Pig-free pepsin comes to market from Clara Foods22 Mar 2021
Following six years of research, biotech ingredients maker Clara Foods rolled out the first commercially-available, animal-free pepsin enzyme that is is free of antibiotics and hormones as well as being vegan, Kosher and Halal, according to a press release. The company’s partner Ingredion will distribute this enzyme globally.
From chewing gum to cheese, pepsin is an integral component of many commercial recipes. However, the product is traditionally derived from pigs’ stomachs making it an unsuitable choice for manufacturers that are looking to cater to the increasing population of consumers searching for plant-based alternatives.
Clara Foods’ new enzyme is bioidentical to that which is derived from an animal source but it is created using technology that isolates the animal-based pepsin DNA sequence and then uses fermenters and yeast to create the final product. According to the company, its pepsin is created using a technology that is similar to that used for cheese rennet and heme for plant-based burgers.
By creating this integral enzyme in a lab, Clara Foods claims that it drastically reduces the amount of water, land and greenhouse gas needed for pepsin production as compared to factory farms where this enzyme typically comes from. In addition, the fact that this enzyme can now be created rather than extracted from an animal can alleviate some of the price pressures that have been associated with pig products in recent years.
In 2019, pig populations in China drastically reduced as African Swine Flu swept through the herds nationwide and killed 200 million pigs, or half of the country’s pip population, Reuters reported. This mass reduction in pig populations negatively impacted the pepsin supply chain as pork prices hit record highs and then the onset of COVID last year further constricted global supply chains.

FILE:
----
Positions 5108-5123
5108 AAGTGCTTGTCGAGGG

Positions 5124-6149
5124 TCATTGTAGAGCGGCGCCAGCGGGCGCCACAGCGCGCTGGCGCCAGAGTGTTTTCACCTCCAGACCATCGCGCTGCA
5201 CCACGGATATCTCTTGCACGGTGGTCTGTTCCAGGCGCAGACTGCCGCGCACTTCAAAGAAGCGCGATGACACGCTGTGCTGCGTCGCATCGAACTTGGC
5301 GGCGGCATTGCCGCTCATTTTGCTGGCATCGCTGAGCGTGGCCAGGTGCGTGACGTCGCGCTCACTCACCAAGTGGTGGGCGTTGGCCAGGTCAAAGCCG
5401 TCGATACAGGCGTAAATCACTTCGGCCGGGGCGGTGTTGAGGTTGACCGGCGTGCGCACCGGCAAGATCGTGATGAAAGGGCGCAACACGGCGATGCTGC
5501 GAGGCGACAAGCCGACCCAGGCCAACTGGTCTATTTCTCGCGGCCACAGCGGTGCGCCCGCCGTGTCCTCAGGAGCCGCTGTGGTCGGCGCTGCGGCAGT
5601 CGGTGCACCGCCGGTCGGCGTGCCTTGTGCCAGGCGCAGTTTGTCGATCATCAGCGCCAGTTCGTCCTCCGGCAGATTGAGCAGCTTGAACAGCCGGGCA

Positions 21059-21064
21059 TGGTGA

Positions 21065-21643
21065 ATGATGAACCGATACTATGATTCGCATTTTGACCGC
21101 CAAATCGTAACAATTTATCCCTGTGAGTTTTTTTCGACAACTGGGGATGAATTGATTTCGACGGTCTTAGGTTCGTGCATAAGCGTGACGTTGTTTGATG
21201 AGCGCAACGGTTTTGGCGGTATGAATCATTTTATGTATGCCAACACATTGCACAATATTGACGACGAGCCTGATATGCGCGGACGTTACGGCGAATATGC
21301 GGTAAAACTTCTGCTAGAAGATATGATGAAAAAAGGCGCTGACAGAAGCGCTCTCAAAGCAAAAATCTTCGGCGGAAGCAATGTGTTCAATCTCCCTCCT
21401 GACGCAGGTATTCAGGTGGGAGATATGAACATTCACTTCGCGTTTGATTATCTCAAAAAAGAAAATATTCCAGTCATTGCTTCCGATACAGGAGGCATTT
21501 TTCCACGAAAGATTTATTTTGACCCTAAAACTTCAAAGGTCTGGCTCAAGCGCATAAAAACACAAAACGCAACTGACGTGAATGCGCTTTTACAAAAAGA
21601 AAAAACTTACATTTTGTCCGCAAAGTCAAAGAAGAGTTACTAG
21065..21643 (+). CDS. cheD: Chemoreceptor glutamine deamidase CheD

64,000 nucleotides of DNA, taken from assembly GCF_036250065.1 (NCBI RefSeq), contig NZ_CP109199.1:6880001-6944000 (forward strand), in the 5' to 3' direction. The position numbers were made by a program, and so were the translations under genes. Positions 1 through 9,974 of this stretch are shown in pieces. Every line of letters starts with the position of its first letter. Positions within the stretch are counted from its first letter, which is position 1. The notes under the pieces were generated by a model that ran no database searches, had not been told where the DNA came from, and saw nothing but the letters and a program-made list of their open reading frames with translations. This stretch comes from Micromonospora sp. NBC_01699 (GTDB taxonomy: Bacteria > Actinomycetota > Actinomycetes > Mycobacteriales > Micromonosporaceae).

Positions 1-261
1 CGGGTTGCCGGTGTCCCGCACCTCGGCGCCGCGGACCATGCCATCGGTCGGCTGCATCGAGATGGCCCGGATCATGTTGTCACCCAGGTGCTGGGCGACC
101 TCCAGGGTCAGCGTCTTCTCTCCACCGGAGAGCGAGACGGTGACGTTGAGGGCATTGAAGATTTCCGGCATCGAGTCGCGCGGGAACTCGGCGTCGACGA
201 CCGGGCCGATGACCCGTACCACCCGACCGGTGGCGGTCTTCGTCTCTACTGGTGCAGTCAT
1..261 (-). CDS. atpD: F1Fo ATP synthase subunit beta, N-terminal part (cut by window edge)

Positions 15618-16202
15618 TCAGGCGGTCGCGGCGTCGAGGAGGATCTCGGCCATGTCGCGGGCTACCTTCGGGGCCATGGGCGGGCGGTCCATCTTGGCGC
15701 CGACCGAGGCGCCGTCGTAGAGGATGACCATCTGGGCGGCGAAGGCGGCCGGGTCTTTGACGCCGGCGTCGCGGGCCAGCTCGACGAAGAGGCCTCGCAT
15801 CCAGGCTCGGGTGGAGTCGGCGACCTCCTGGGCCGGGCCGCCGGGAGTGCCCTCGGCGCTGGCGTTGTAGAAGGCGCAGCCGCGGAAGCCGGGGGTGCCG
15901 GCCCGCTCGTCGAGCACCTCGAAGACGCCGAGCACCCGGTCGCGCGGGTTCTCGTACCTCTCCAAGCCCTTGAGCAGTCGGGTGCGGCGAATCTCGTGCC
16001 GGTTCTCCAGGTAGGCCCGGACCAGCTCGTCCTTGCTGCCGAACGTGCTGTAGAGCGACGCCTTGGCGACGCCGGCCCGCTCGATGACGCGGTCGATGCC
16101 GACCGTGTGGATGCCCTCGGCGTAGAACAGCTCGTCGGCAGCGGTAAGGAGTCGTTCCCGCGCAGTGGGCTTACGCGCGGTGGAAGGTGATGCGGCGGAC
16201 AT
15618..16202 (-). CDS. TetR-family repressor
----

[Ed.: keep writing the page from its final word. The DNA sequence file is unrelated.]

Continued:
Clara Foods said that its manufactured pepsin can combat these market trends as it has stable production costs in addition to having the advantage of quality control and consistent availability due to the lab-based enzyme’s availability even in the event of factory shutdowns due to animal disease.
The debut of this animal-free enzyme gives manufacturers the option to source pepsin from an alternative source for the first time in 200 years, expanding their capabilities in food and beverage development to allow them to begin experimenting with developing vegan-friendly products that were previously out of reach. With sales of plant-based foods jumping by double, and sometimes even triple-digits throughout the pandemic, manufacturers having animal-free enzymatic solutions that can be used in a wide variety of recipes will be a valuable addition to the ingredients market.
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